JORDAN RAUP is the co-founder and editor-in-chief of The Film Stage, a Rotten Tomatoes-approved critic, and the Senior Marketing Manager at Film at Lincoln Center. Track his obsessive film-watching on Letterboxd.
Recently stepping up her scope with Little Joe, Austrian director Jessica Hausner’s previous feature, AMOUR FOU, is her most formally staggering and impressive work. Tackling quite an ambitious, precarious task––how does one depict (and even find humor in) a tale of a suicide pact?––Hausner does so with an exacting, meticulous vision, trapping her characters into the confines of a prescribed life with little room to escape the borders of her frames. In capturing this true story of Heinrich von Kleist and the terminally ill Henriette Vogel, Hausner exhibits a distinct, painterly quality to convey this wholly unique dark romantic comedy.
One of Italian director Nanni Moretti’s greatest achievements is his 1994 Cannes Best Director winner CARO DIARIO. Newly restored, the triptych is bursting with humor, doubling as a gorgeous travelogue throughout locales of his native country. Beginning with Moretti galavanting throughout Rome on his scooter as he ponders about film and culture, culminating in a real-life health scare, this is a movie exuding personality, warmth, and introspection that finds the joy in all things.
FRITZ LANG’S INDIAN EPIC
One of Austrian master Fritz Lang’s final contributions to cinema was the epic, two-part adventure known as the Indian Epic. Comprised of 1959’s THE TIGER OF ESCHNAPUR and THE INDIAN TOMBh, the double feature marked a return to German productions for the director after a long stint in Hollywood, though exteriors were shot on location in India, evident in the eye-popping Technicolor grandeur on display. Following the love triangle between a German architect, the Indian maharaja he is tasked to build infrastructure for, and a dancer, both films are pure, unadulterated serial fun with no shortage of dazzling setpieces. While “late style” has often been synonymous with a more colorless quandary into the meaning of life, it’s somewhat refreshing to see a director like Lang conclude his career with such an entertaining serial throwback.
A deeply immersive documentary of a city in crisis, David Osit’s MAYOR examines the inner bureaucratic works of Ramallah, the Palestinian city in the central West Bank located mere miles from Jerusalem. Taking a more micro approach than an expansive Federick Wiseman film, we specifically center on the city’s Christian mayor Musa Hadid and his unwavering fight for his people to find a home as the Israeli–Palestinian conflict wages on. As the life-or-death stakes increase due to Israeli forces, MAYOR evolves as a comprehensive, empathetic look at a figure who has given his all in the name of public service.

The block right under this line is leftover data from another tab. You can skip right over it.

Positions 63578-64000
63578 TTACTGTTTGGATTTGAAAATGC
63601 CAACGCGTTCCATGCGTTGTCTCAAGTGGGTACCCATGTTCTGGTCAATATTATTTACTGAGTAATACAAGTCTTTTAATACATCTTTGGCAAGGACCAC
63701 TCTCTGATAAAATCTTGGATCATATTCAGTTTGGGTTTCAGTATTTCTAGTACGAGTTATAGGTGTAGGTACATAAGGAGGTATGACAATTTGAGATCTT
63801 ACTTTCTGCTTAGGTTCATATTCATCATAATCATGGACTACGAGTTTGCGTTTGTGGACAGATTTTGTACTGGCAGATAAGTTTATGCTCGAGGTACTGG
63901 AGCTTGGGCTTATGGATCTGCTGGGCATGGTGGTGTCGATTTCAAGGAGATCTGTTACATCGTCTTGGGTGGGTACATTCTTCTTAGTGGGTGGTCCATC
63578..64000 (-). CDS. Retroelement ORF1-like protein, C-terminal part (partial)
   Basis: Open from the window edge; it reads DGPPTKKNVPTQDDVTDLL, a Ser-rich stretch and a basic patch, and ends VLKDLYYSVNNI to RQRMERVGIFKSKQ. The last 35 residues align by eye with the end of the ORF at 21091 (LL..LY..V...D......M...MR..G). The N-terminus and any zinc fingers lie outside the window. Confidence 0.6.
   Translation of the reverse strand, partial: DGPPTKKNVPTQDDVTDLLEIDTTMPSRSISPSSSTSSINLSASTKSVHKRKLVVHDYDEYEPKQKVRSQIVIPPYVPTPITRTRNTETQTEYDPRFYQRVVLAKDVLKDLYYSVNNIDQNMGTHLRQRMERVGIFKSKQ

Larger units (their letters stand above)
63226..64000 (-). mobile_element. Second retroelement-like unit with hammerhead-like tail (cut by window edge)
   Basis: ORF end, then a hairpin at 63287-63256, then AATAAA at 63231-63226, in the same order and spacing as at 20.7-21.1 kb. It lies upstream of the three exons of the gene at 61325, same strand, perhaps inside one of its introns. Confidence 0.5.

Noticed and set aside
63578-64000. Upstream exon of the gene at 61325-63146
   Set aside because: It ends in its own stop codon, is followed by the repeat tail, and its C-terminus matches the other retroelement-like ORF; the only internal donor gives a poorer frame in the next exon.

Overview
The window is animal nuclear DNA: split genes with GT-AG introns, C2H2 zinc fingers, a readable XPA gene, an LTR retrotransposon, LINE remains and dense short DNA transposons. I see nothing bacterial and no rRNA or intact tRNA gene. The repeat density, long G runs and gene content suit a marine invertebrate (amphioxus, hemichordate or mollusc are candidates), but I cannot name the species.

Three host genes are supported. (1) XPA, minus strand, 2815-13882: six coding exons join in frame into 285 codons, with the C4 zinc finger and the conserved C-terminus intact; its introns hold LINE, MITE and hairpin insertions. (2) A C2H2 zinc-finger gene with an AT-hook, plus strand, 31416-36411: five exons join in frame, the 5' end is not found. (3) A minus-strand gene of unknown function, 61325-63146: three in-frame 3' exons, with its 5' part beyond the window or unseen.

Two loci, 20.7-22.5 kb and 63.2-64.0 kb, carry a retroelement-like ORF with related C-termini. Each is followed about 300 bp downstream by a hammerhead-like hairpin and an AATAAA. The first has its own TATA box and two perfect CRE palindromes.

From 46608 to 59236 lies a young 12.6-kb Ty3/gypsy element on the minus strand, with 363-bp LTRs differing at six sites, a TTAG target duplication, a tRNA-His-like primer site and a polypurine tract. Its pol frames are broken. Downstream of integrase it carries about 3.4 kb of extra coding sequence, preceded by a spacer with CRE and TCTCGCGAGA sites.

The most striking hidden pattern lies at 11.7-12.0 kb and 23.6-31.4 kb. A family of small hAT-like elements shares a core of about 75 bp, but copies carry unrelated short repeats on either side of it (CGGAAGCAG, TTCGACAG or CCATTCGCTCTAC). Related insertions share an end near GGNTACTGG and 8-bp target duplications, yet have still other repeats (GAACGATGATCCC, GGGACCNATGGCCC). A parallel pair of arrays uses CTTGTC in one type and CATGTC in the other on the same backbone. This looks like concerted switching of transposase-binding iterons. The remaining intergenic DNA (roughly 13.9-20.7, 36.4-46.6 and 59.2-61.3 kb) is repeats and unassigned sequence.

THE WILD GOOSE LAKE
Diao Yinan followed up his Golden Bear winner BLACK COAL, THIN ICE with another genre outing, the Cannes competition premiere THE WILD GOOSE LAKE. Once again flipping the script on the crime drama, the Chinese director takes a relatively simple gangster on the run plot and adds a universe of stylistic wonder and astounding poetry to his rain-soaked nocturnal odyssey. From unforgettable motorcycle action to haunting images of wildlife, this neo-noir is a prime example of unparalleled formal flair.
Exuding an atmosphere in his work like few others in contemporary cinema, Bertrand Bonello’s ZOMBI CHILD is a slippery, evocative two-hander. Capturing both a Tourneur-inspired journey of a man brought back from the dead in 1962 Haiti and, in the present-day, his granddaughter as she bonds with a group of girls at her Parisian boarding school, the film has the set-up for a run-of-the-mill horror tale. Yet, as one might expect, Bonello doesn’t give into expectations, instead crafting a mood piece that explores colonialism, witchcraft, generational trauma that properly leaves room to reflect on its masterful images rather than trying to suggest answers for the insoluble.